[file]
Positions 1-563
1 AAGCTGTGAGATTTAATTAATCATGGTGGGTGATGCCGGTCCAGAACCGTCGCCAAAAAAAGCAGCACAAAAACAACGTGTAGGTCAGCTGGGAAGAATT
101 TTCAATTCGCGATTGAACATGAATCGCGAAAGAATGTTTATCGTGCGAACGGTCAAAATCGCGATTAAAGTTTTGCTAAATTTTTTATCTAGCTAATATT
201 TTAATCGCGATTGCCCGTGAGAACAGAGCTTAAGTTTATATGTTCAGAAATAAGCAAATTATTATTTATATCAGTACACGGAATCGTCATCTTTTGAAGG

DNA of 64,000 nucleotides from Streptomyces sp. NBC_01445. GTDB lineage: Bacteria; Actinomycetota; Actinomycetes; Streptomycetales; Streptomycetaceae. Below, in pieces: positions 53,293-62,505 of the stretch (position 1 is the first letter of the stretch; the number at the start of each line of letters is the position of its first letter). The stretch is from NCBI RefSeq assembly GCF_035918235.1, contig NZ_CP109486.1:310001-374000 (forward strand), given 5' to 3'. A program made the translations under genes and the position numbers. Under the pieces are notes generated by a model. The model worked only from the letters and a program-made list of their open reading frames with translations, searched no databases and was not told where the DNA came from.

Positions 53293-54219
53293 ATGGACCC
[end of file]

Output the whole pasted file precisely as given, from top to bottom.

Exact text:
Positions 1-563
1 AAGCTGTGAGATTTAATTAATCATGGTGGGTGATGCCGGTCCAGAACCGTCGCCAAAAAAAGCAGCACAAAAACAACGTGTAGGTCAGCTGGGAAGAATT
101 TTCAATTCGCGATTGAACATGAATCGCGAAAGAATGTTTATCGTGCGAACGGTCAAAATCGCGATTAAAGTTTTGCTAAATTTTTTATCTAGCTAATATT
201 TTAATCGCGATTGCCCGTGAGAACAGAGCTTAAGTTTATATGTTCAGAAATAAGCAAATTATTATTTATATCAGTACACGGAATCGTCATCTTTTGAAGG

DNA of 64,000 nucleotides from Streptomyces sp. NBC_01445. GTDB lineage: Bacteria; Actinomycetota; Actinomycetes; Streptomycetales; Streptomycetaceae. Below, in pieces: positions 53,293-62,505 of the stretch (position 1 is the first letter of the stretch; the number at the start of each line of letters is the position of its first letter). The stretch is from NCBI RefSeq assembly GCF_035918235.1, contig NZ_CP109486.1:310001-374000 (forward strand), given 5' to 3'. A program made the translations under genes and the position numbers. Under the pieces are notes generated by a model. The model worked only from the letters and a program-made list of their open reading frames with translations, searched no databases and was not told where the DNA came from.

Positions 53293-54219
53293 ATGGACCC